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Diabetes, a predominant disease among Indians
Diabetes, a predominant disease among Indians 150 150 admin

India has become the Diabetic capital of the world. Diabetes is a condition that impairs the body’s ability to process blood glucose, otherwise known as blood sugar. The normal blood sugar levels sit between 70 and 99 mg/dL, whereas a person with diabetes will have a fasting blood sugar higher than 126 mg/dL.

 

Usually, when you eat food, your body breaks it down into glucose (sugar), which then enters your blood, and signals the pancreas to release the hormone insulin. Insulin facilitates the entry of glucose into your cells, which use it for producing energy. When you have diabetes, your body either does not produce enough insulin or doesn’t produce it at all. This leads to a glucose build-up in your bloodstream.

 

Did you know that the burden of diabetes is increasing rapidly in the country, with one in six people with diabetes in the world being from India? The statistics show that, it  was dignosed in 9.3 per cent senior citizens living in India’s rural areas, according to a recent study by the Union Ministry of Family and Health Welfare (MoFHW) published on January 6, 2021. Another report said more than three quarters of Indians above the age of 45 were undergoing treatment for diabetes.

 

Usually there are three major diabetes types : Type 1, type 2, and gestational diabetes.

  1. Type I diabetes:Also known as juvenile diabetes, this type occurs when the body fails to produce  People with type I diabetes are insulin-dependent, which means they must take artificial insulin daily to stay alive.
  2. Type 2 diabetes:Type 2 diabetes affects the way the body uses insulin. While the body still makes insulin, unlike in type I, the cells in the body do not respond to it as effectively as they once did. This is the most common type of diabetes.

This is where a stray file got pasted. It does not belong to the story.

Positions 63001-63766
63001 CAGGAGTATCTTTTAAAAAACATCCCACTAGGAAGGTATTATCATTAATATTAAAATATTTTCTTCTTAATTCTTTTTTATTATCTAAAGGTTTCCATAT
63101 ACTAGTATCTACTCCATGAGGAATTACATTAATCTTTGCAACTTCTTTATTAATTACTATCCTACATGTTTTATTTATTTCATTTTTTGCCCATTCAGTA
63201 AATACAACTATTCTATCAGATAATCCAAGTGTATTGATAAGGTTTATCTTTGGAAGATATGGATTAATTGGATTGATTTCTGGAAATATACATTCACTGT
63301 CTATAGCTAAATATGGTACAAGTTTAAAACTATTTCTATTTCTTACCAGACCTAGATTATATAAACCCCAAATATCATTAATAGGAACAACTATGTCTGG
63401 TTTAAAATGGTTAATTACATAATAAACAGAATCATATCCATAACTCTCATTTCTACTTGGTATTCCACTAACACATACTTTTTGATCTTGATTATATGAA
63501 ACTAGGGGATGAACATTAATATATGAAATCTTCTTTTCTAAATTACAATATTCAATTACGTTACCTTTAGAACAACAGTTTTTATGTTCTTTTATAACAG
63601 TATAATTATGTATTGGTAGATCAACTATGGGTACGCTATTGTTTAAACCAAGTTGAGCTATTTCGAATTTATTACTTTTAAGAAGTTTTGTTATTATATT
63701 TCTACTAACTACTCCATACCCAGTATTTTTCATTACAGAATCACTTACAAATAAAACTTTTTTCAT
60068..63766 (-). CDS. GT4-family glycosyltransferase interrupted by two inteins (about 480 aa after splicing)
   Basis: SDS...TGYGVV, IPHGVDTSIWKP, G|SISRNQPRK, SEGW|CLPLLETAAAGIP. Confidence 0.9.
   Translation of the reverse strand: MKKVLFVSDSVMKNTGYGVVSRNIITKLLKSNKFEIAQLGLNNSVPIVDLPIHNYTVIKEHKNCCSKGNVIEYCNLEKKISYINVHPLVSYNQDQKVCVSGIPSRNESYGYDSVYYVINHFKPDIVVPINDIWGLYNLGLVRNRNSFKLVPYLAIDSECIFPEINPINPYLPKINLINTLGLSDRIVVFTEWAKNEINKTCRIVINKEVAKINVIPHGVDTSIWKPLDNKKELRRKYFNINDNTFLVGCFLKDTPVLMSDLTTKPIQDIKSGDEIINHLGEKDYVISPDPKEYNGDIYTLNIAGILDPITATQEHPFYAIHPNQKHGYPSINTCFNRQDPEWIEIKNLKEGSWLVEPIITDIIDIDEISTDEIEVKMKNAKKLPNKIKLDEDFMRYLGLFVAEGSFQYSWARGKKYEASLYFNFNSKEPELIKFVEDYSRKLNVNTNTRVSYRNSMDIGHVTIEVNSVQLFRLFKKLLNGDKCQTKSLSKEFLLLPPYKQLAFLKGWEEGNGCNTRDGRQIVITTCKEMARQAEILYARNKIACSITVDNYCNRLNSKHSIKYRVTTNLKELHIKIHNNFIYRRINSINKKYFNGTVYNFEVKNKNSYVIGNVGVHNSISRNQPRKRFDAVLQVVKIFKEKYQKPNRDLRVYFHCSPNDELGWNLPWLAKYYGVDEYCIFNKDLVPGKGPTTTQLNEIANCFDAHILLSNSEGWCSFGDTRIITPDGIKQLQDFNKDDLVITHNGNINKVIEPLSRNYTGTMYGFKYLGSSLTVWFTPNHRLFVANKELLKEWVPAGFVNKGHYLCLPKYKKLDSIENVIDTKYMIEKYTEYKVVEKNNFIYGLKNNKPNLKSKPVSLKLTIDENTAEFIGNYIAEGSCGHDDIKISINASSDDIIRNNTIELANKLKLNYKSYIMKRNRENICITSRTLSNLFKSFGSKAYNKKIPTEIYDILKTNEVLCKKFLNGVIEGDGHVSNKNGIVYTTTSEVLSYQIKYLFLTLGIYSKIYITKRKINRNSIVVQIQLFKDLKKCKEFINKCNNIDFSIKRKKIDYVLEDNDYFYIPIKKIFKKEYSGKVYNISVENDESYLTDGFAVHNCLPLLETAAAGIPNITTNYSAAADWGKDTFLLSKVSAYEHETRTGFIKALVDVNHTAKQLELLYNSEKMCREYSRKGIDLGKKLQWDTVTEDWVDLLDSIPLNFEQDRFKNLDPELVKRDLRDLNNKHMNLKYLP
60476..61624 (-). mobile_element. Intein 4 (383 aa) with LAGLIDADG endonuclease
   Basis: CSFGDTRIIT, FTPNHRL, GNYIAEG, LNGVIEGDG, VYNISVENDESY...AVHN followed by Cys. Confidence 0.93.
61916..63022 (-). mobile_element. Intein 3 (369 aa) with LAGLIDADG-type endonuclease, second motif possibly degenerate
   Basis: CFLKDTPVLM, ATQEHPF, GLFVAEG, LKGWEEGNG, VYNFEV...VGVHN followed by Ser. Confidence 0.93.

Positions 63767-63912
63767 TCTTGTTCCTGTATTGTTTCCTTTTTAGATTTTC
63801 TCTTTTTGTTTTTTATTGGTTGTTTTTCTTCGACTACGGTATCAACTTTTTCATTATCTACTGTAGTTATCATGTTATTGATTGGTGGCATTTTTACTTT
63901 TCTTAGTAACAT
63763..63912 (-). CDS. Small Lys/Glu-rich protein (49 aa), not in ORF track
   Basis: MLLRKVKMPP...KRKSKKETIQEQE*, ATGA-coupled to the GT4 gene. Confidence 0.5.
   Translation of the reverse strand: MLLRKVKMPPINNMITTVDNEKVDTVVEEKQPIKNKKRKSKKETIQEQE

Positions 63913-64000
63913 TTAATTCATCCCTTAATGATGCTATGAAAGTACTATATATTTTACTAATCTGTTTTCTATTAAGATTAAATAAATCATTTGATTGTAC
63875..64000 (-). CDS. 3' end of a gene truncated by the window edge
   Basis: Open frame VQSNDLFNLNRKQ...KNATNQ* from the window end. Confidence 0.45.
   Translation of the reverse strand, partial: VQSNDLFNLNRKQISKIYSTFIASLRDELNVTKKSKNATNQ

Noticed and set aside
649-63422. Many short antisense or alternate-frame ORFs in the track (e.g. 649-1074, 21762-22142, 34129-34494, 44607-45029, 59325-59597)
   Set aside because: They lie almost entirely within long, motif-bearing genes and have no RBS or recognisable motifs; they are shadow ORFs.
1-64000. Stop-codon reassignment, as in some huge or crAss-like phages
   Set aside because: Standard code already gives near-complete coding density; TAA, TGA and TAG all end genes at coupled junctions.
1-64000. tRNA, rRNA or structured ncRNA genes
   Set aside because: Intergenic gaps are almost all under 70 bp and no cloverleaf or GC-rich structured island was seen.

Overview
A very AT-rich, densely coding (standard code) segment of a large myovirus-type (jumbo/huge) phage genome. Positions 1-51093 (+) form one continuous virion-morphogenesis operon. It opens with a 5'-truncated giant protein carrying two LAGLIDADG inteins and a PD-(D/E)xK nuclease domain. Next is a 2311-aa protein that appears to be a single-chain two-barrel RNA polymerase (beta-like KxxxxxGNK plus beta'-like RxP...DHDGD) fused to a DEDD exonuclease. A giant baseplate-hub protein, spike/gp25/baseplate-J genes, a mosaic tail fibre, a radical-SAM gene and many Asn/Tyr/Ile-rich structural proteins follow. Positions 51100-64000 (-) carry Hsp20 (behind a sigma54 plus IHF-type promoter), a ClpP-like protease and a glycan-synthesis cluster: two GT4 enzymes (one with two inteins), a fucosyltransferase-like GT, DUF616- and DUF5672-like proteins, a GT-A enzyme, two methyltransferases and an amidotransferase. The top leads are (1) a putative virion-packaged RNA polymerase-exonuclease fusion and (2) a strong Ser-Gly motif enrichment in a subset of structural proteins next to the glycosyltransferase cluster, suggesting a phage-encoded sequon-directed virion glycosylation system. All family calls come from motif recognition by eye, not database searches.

3. Gestational diabetes:This type occurs in women during pregnancy when the body can become less sensitive to insulin. Gestational diabetes does not occur in all women and usually resolves after giving birth.

 

A person otherwise healthy, can be vulnerable to get Diabetes if any of these risk factors hold an upper hand;

  • being overweight
  • a family history of diabetes
  • having a high-density lipoprotein (HDL) cholesterol level lower than 40 mg/dL or 50 mg/dL
  • a history of high blood pressure
  • having gestational diabetes or giving birth to a child with a birth weight of more than 9 pounds
  • a history of polycystic ovary syndrome (PCOS)
  • being of African-American, Native American, Latin American, or Asian-Pacific Islander descent
  • being more than 45 years of age
  • having a sedentary lifestyle

 

If at all you have Diabetes, then the steps you can take to embrace a lifestyle so that you can combat positively are:

  • Eating a diet high in fresh, nutritious foods, including whole grains, fruits, vegetables, lean proteins, low-fat dairy, and healthy fat sources, such as nuts.
  • Avoiding high-sugar foods that provide empty calories, or calories that do not have other nutritional benefits, such as sweetened sodas, fried foods, and high-sugar desserts.
  • Refraining from drinking excessive amounts of alcohol or keeping intake to less than one drink a day for women or two drinks a day for men.
  • Engaging in at least 30 minutes exercise a day on at least 5 days of the week, such as of walking, aerobics, riding a bike, or swimming.
  • Recognizing signs of low blood sugar when exercising, including dizziness, confusion, weakness, and profuse sweating

 

All in all, Diabetes though doesn’t have a cure, it can be managed well with tuning of our lifestyle habits and adhering to the regimen advised the doctor.

 

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